Still, I hated this movie. It had none of the heart that made the first film so great. It was pointless. I hate Shia LaBeouf for the fact that he spends part of the film looking very smug and I wanted to bitch-slap that little shit. Carey Mulligan is wasted as she spends half the film crying and moaning and blah, blah, blah. Her character has the worst development on the film. Josh Brolin doesn’t get much to do and neither does Susan Sarandon.

    Then there was that pointless Charlie Sheen cameo. Where the fuck did that come from? That’s not Bud Fox, that’s Charlie “Tiger Blood” Sheen being himself. I didn’t buy the idea of Bud Fox selling off his dad’s company after making it very successful nor the idea of him with two ladies. That isn’t what the character is supposed to be. He’s supposed to be successful and content to the fact that he saved Bluestar from being obliterated and still being rich off of that.

    I wish there was a list of what once great directors should retire and Oliver Stone is on top of that list. Failure after failure after failure was horrifying to watch since the debacle that was Alexander no matter what cut it’s in. After that, it just got worse and this film is him at the bottom. He should just fucking retire and let someone else get a chance to make movies because he’s done.

  2. Completely agree with your thoughts on this one. It really was a very disappointing movie although Douglas did show that he can easily slip into that character and make it interesting to watch him.

  3. nah, I didn’t think this film was any good either. In my review, due online next month, I used the term “lumbering”, it moved so slowly. There didn’t seem to be any spark of energy in Stone’s direction, nor in the story. Personally, i thought the story was the weakest part of the whole thing – although I do admit to enjoying Shia’s performance more than I should have. Great review, Dan, as usual!

    • Stone just seemed to be phoning it in here and there was no real driving force, or actual exciting factor to this lame story. Shia was good though! Thanks Rodney!

  4. Oh! I was expecting this one to be good, because the cast seemed great on paper. 😦 Also, the first movie was priceless. Too bad about this one.

    Glad I read this review! And the first line is so damn true. 😀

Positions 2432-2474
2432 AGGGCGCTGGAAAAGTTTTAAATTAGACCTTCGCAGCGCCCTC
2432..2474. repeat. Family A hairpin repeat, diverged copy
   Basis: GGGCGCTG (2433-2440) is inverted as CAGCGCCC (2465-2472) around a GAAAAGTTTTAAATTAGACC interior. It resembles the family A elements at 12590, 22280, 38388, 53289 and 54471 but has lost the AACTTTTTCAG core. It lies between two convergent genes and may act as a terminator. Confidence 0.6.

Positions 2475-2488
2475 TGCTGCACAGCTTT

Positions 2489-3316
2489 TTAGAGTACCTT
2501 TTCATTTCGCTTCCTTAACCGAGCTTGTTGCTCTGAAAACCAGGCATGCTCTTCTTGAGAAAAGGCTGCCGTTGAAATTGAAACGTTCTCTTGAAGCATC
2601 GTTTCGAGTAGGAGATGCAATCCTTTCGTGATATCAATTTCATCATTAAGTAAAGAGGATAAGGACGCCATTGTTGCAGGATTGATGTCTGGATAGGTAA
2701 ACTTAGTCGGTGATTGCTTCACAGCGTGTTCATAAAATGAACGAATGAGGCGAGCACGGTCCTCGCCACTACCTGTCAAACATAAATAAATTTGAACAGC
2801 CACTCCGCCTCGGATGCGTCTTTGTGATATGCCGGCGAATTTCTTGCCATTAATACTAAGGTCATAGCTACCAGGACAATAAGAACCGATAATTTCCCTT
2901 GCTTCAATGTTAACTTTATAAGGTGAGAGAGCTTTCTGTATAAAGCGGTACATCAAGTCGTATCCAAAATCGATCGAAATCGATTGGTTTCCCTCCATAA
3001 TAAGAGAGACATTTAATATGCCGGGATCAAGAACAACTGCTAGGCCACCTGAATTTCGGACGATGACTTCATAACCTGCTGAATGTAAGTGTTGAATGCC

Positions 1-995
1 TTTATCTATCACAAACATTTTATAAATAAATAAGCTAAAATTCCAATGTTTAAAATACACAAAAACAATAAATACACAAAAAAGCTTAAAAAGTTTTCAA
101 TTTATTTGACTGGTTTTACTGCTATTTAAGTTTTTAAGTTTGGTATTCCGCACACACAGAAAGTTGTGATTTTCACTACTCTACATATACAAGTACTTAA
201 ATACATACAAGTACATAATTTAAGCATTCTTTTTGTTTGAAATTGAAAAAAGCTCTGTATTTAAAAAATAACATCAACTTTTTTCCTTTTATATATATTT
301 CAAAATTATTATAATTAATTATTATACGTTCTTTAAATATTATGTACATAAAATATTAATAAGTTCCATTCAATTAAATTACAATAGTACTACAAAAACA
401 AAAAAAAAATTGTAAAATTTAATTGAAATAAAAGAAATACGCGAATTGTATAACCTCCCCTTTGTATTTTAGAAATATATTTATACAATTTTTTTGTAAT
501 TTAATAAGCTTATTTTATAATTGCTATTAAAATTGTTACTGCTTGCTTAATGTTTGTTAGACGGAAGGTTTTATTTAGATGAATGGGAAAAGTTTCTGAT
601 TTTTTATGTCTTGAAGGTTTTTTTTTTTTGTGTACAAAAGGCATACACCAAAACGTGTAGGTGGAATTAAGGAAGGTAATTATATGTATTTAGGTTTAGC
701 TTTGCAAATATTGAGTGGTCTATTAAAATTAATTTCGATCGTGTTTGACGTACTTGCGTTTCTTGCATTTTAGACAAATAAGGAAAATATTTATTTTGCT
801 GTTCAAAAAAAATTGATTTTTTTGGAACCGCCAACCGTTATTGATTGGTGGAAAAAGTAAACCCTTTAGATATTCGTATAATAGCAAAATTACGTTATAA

5. I too think Shia Leboeuf can be a good actor if he doesn’t pick horrible parts (Transformers). For example in Disturbia — while it was a Rear Window ripoff –, I thought he was quite good. Haven’t seen this one, but I saw the original, which I liked. Natural Born Killers and U-Turn are probably my favourite Stone movies. Haven’t seen all of them, though.

  6. This movie put me to sleep. Absolutely horrendous and the story doesn’t even focus on one character (it should have been Gekko) which makes it even less effective. Add to that Stone’s over-indulgence and you have an overlong, not-so compelling film about greed.

  7. I tended to think a little better about this one and the relationships amid the characters involved. Just my thoughts. (http://wp.me/pWaTa-kZ)

    I laughed reading an unexpected line in your review. This isn’t the type of sentence that most people would EVER expect to read!: “Shia LaBeouf is the real star here…” haha, LOVE it!

  8. I wish that they had left the Gordon Gecko character out of it and had it following Charlie Sheen’s character – would have made for a more interesting story having the main character from the first movie back, and would have given Stone a subject – that of released felons trying to get on with their lives – that he could have really tried to tackle, having THAT character have to try to mend fences with HIS father would have worked better.

  9. My main problem with this movie was that it was so obvious to everyone that Gekko was going to act like a bad guy here. So I wasn’t able to sympathize with Shia’s character because I thought he should have seen it coming.

  10. I feel like most people do about this movie in that it wasn’t horrible but just bland, forgettable and never needed to be made. A waste of so much talent in front and behind the camera.